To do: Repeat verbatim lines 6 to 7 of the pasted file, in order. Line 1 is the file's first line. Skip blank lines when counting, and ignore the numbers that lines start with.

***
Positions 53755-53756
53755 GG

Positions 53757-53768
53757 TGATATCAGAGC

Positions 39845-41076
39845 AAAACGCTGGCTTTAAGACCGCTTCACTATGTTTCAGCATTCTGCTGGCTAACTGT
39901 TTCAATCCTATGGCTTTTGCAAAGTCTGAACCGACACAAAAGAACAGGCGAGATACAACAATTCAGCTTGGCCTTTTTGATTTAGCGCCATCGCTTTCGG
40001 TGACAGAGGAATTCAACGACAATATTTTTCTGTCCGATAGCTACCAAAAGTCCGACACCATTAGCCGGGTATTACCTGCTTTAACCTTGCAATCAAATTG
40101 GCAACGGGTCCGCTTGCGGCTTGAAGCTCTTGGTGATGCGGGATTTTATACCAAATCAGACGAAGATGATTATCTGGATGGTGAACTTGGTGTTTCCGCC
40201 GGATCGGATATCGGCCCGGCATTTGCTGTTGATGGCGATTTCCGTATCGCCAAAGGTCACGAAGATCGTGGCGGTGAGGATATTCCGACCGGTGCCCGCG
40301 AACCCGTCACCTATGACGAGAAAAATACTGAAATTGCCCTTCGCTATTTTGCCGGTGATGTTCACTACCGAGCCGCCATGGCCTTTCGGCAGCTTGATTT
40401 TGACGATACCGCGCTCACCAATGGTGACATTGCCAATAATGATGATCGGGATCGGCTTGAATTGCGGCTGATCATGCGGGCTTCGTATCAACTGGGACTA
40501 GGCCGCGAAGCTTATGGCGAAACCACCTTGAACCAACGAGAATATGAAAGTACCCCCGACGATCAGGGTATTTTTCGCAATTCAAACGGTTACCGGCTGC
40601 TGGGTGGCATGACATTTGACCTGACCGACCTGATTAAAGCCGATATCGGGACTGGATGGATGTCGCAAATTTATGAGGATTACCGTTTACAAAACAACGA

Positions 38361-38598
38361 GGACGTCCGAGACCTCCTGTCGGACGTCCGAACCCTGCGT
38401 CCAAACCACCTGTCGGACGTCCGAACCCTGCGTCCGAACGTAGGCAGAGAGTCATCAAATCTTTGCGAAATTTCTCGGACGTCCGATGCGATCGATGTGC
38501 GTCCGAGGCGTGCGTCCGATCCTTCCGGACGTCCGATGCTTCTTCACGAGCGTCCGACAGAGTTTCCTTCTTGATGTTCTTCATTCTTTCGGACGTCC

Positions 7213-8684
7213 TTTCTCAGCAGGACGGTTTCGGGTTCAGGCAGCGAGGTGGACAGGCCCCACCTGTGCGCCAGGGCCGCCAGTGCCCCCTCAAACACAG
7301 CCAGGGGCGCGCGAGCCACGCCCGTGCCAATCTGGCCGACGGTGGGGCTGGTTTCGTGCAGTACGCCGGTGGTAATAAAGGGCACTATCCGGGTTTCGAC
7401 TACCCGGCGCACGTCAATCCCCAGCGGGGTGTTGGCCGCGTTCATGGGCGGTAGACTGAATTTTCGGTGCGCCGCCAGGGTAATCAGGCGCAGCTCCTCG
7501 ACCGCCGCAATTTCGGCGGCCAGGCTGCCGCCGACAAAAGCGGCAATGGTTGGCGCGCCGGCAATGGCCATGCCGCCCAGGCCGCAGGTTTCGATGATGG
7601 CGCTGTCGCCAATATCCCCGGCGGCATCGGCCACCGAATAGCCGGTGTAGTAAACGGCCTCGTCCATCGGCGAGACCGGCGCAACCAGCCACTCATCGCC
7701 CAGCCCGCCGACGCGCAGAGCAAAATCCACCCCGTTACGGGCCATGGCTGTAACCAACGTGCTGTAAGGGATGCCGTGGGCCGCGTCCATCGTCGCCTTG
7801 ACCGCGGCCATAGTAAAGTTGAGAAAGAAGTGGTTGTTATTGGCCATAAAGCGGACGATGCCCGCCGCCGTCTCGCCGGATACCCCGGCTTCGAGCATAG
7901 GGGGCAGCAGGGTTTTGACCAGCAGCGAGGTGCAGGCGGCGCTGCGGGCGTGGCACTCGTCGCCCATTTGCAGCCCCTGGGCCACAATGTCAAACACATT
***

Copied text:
39845 AAAACGCTGGCTTTAAGACCGCTTCACTATGTTTCAGCATTCTGCTGGCTAACTGT
39901 TTCAATCCTATGGCTTTTGCAAAGTCTGAACCGACACAAAAGAACAGGCGAGATACAACAATTCAGCTTGGCCTTTTTGATTTAGCGCCATCGCTTTCGG